As we have focused on this Lenten Season and our journey to the cross God reverses things, God surprises people, and God changes the world.  Remember from the beginning, Adam and Eve in the garden God surprises them, by continuing to love them in spite of their sin.  God reverses expectations when he establishes a covenant with Sarah and Abram, and tells them that they will be the parents of a new people who will be as numerous as the stars in the sky. This was a huge surprise because they couldn’t get pregnant.  When their baby boy was born, they named the child Isaac, which means, “He laughs.”  Our God, a God of surprises, is always taking our expectations and upending them.  And nowhere is that more true than in the life of Jesus.   God became one of us, a human is surprising enough but think about the human life he chose – a boy raised by a poor carpenter and his virgin wife, who grew up and had no home – God changed the world through him!

 

When Jesus recruited his disciples, he didn’t get the best and the brightest. Instead, he brought together a rag-tag group, each one was chosen not because of their skills but instead for their willingness to follow him.  The disciples were not royalty, military leaders, rich or powerful, yet God choose them, these normal men to spread the good news of his love unto all the world.

 

The people in power in that time of the world, the folks who didn’t want things to change because they liked how things were, they were determined to stop Jesus.  When they couldn’t find any other way to stop him, they killed him on a cross.  Only God was not through reversing expectations, upending the order of things. Easter is the ultimate surprise, the ultimate punch line, the reversal of our history it is God’s story, God’s glory, God’s love, the greatest transformation of all.[iv]

 

I can just hear the conversation at brunch in a little while: “Did you hear the preacher today he talked about telling jokes and dancing in church on Easter.”  But hear me out.  If our story ended with Good Friday, it would be a tragedy. But Friday is not the end because God’s story has a surprising ending.[v]

 

So we celebrate this day, in response to God’s surprise on Easter, but we also celebrate God’s triumph over sin, death and Satan.[vi]

 

Over the last several days we have had solemn worship services.  There has been no celebration.  There was no place for it.  It would have been a sacrilege.  There was no celebration at the Maundy Thursday meal and communion service, as we took our place at Jesus’ Last Supper and remembered the ways he was betrayed by his disciples. There was no celebration at the Good Friday service, and remembered Jesus’ agony and death.  There was no celebration at any of those services.  It would not have been appropriate.  It would have been out of place.  It’s not proper to celebrate in the face of tragedy.[vii]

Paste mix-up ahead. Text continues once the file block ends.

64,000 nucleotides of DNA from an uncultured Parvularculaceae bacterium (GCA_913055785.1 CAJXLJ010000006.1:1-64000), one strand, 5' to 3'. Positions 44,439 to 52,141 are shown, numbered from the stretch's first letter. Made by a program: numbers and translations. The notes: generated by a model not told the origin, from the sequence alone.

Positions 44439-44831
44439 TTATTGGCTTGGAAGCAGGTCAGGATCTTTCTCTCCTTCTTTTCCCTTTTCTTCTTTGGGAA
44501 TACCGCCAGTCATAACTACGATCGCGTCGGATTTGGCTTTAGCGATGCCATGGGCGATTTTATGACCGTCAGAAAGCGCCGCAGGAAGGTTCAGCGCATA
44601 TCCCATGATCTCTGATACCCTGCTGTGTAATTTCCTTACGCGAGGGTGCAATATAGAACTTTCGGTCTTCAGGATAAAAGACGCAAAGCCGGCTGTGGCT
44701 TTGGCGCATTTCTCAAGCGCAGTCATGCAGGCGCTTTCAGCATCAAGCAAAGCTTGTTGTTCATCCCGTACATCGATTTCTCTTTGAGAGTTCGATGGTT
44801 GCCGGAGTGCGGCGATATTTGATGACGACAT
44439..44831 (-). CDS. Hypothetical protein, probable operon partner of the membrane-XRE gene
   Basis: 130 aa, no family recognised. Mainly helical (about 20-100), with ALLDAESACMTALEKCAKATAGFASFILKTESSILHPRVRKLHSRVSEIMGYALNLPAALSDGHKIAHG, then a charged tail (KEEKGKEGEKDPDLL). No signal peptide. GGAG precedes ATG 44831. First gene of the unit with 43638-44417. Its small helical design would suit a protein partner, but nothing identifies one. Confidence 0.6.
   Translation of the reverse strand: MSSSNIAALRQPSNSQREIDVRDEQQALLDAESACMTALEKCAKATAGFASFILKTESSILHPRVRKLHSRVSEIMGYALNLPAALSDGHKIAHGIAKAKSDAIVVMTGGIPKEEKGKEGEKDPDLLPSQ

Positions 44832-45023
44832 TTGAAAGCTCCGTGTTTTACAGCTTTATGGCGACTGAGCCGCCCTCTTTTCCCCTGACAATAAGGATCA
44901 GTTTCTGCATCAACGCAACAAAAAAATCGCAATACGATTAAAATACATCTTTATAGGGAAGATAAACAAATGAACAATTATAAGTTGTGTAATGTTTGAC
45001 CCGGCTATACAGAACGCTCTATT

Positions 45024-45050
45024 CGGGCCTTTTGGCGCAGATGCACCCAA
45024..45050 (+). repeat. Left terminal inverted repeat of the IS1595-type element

But today is different. One of the reasons that celebrating and laughing are considered appropriate in Eastern Orthodox Church or why they will dance later this evening in the rural Mountains of East Tennessee is because of the reversal God pulled off  in the Resurrection.  Sin didn’t win after all.  Neither did Satan.  And Death thought it had won, but it celebrated to soon, because God reversed everything, God transformed the world, God claimed victory and raise life from the grave.

 

So as you gather around a table for Easter brunch, may I suggest that it is appropriate to offer prayers of thanks and praise, but I also encourage you to share a joke or two, maybe dance a jig – but for sure celebrate because God has changed the world.  And let your celebration, remind you of the triumph of the God we worship here, through the Resurrection of our Lord, Jesus Christ.

They came to the tomb expecting a corpse, to their surprise, God isn’t finished yet.  God reverses their expectations.  They didn’t expect a Risen Lord. God changed everything.

Empty Cross. Empty Tomb. Risen Lord. Alleluia! 

Christ is risen, he is risen indeed. Glory be to God. Amen.

 

 

[i]Matthew 28:1-11, Scripture quotations are from the New Revised Standard Version Bible, copyright 1989, Division of Christian Education of the National Council of the Churches of Christ in the United States of America. Used by permission. All rights reserved. Revised Common Lectionary © 1992 the Consultation on Common Texts. Used by permission.

[ii] Reverend Dr. Will Willimon, Reflecting Christ’s Glory, podcast found at his website.

[iii] The Reverend Dr. Martin B. Copenhaver, a sermon entitled, “Laughter at Easter” based on Matthew 28:1-10 preached at Wellesley Congregational Church, Wellesley, Massachusetts on Easter Sunday 2007, found in the Journal for Preachers, Easter 2007, pages 15-18.

[iv] The Reverend Dr. Martin B. Copenhaver, a sermon entitled, “Laughter at Easter” based on Matthew 28:1-10 preached at Wellesley Congregational Church, Wellesley, Massachusetts on Easter Sunday 2007, found in the Journal for Preachers, Easter 2007, pages 15-18.

[v] The Reverend Dr. Martin B. Copenhaver, a sermon entitled, “Laughter at Easter” based on Matthew 28:1-10 preached at Wellesley Congregational Church, Wellesley, Massachusetts on Easter Sunday 2007, found in the Journal for Preachers, Easter 2007, pages 15-18.

[vi] The Reverend Dr. Martin B. Copenhaver, a sermon entitled, “Laughter at Easter” based on Matthew 28:1-10 preached at Wellesley Congregational Church, Wellesley, Massachusetts on Easter Sunday 2007, found in the Journal for Preachers, Easter 2007, pages 15-18.

[vii] The Reverend Dr. Martin B. Copenhaver, a sermon entitled, “Laughter at Easter” based on Matthew 28:1-10 preached at Wellesley Congregational Church, Wellesley, Massachusetts on Easter Sunday 2007, found in the Journal for Preachers, Easter 2007, pages 15-18.